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ABOUT THE FQXi PODCAST

The FQXi podcast brings you the latest ideas in foundational physics and cosmology—and includes interviews with our members and other leading scientists. It's hosted by Zeeya Merali and Brendan Foster. You can contact us at podcast@fqxi.org, and follow us on twitter: @FQXi. The podcast is produced by Zeeya, and music is provided by Baltimore-based Diefenbaker.
RECENT FORUM POSTS

Jason Wolfe: "Many years ago, I learned a difficult truth to practice. I learned that..." in The Nature of Time

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Georgina Woodward: "How we identified brain patterns of consciousness,the conversation.com" in Searching for Physical...

jim hughes: "I'm not a mathematician, so the math part is mostly lost on me. And I'm..." in Structure Invention by...

Charles Harrow: "The AI only works really well in the "comfort zone", i.e. under test..." in Is Causality Fundamental?

Jason Wolfe: "In all honesty, I'm not even sure what intelligent and educated people..." in Generalised Integrated...

Jason Wolfe: "It would be nice to imagine that the Germans are working on gravity..." in Generalised Integrated...


RECENT ARTICLES
click titles to read articles

Lockdown Lab Life
Grounded physicists are exploring the use of online and virtual-reality conferencing, and AI-controlled experiments, to maintain social distancing. Post-pandemic, these positive innovations could make science more accessible and environmentally-friendly.

Is Causality Fundamental?
Untangling how the human perception of cause-and-effect might arise from quantum physics, may help us understand the limits and the potential of AI.

Building Agency in the Biology Lab
Physicists are using optogenetics techniques to make a rudimentary agent, from cellular components, which can convert measurements into actions using light.

Think Quantum to Build Better AI
Investigating how quantum memory storage could aid machine learning and how quantum interactions with the environment may have played a role in evolution.

Outside the Box
A proposed quantum set-up that could predict your game-playing strategy resurrects Newcomb’s classic quiz show paradox.



PODCAST
July 15, 2020

Complete Podcast
 
The FQXi March 20, 2018 Podcast features:
  • Cosmic Dawn
  • Our Place in the Multiverse
  • Surf and Science
INFO: MP3 file / 40 minutes / 39 MB
DOWNLOAD (right-click Windows, control-click Mac)
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DISCUSS in the FQXi Community Forum
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Featured video in this podcast:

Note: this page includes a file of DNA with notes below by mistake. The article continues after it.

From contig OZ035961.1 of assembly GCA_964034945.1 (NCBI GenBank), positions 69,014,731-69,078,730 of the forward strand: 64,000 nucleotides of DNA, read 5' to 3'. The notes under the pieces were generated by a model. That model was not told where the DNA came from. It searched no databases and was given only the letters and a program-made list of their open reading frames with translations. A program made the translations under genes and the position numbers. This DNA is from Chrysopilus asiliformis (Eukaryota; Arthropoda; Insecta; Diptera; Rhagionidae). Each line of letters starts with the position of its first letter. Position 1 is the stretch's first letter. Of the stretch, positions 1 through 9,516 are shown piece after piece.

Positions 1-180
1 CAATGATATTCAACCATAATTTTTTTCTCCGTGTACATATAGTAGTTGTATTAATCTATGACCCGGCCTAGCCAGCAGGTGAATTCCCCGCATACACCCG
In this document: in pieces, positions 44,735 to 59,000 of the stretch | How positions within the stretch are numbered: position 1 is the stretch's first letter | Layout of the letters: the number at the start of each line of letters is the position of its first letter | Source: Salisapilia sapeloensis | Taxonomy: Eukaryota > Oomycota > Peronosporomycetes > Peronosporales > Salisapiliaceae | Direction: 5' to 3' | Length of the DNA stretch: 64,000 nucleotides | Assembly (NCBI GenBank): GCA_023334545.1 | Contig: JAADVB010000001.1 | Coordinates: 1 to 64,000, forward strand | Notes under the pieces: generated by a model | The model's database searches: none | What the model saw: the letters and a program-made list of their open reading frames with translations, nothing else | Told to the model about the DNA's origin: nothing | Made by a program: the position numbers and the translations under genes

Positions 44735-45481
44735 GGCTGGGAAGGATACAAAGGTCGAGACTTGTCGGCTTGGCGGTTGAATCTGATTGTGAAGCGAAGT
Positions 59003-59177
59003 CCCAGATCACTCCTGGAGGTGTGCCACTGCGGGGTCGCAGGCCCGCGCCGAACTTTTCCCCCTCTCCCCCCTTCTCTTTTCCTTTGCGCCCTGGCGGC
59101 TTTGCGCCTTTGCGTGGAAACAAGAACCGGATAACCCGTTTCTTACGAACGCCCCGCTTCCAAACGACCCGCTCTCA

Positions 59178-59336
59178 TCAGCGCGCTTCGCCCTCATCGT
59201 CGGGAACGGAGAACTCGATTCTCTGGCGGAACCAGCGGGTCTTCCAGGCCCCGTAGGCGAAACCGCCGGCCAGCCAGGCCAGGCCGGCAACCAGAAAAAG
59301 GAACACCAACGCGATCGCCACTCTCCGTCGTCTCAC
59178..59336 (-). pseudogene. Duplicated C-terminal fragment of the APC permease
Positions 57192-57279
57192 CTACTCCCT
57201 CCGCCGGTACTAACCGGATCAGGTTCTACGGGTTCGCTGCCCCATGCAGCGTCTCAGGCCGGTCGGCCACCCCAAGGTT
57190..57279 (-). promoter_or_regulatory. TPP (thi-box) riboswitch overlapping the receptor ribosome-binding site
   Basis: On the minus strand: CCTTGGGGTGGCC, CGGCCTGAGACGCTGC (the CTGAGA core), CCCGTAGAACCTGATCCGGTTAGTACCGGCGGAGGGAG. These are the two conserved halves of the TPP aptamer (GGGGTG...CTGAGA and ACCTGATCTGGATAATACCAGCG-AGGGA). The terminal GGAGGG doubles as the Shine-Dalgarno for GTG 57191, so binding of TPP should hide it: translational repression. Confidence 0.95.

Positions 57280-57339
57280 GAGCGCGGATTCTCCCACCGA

Individual Stories
Cosmic Dawn
Astronomers have detected signs of light from the first stars in the universe. Their findings could illuminate the search for dark matter, as cosmologist Rennan Barkana explains to Zeeya.
INFO: MP3 file / 15 minutes / 15 MB
DOWNLOAD (right-click Windows, control-click Mac)
LISTEN:
Our Place in the Multiverse
Could intelligent observers evolve in other universes with different physical laws? If so, what would they measure? Cosmologist Eugene Lim tells Sophie Hebden how the answers may reveal more about why our own universe has the laws it does.
INFO: MP3 file / 12 minutes / 11 MB
DOWNLOAD (right-click Windows, control-click Mac)
LISTEN:
RELATED LINKS:
Surf and Science
Physicist Garrett Lisi has set up a science hostel on the island of Maui--and Brendan pays it a visit to see whether the scenic location really can inspire scientists in their research.
INFO: MP3 file / 8 minutes / 8 MB
DOWNLOAD (right-click Windows, control-click Mac)
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RELATED LINKS:
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Recent Comments


These astute Australian astronomers claim to know that although the stars we see with our naked eyes emit light and radio waves, their radio telescope has detected a different kind of radio wave emanating from some sort of very cold gas which existed before it started forming into the first finite stars. But if the extremely cold gas formed the finite first stars, how on earth is it still emitting the special radio wave solely to the Australian radio telescope? Why could not the ultra freezing...


These astute Australian astronomers claim to know that although the stars we see with our naked eyes emit light and radio waves, their radio telescope has detected a different kind of radio wave emanating from some sort of very cold gas which existed before it started forming into the first stars. But if the extremely cold gas formed the first stars, how on earth is it still emitting the special radio wave solely to the Australian radio telescope?

Joe Fisher, Realist


I am ever so glad that the alert astronomers have actually detected (finite) signs of light from the first stars in the universe. Of course, it would have been better had they spotted actual light from the first stars, but the fact that they were able to isolate the first (finite) stars (without confusing them with the second set of (finite) stars) is yet another sparkling example of scientific capability at its most profound.

Joe Fisher

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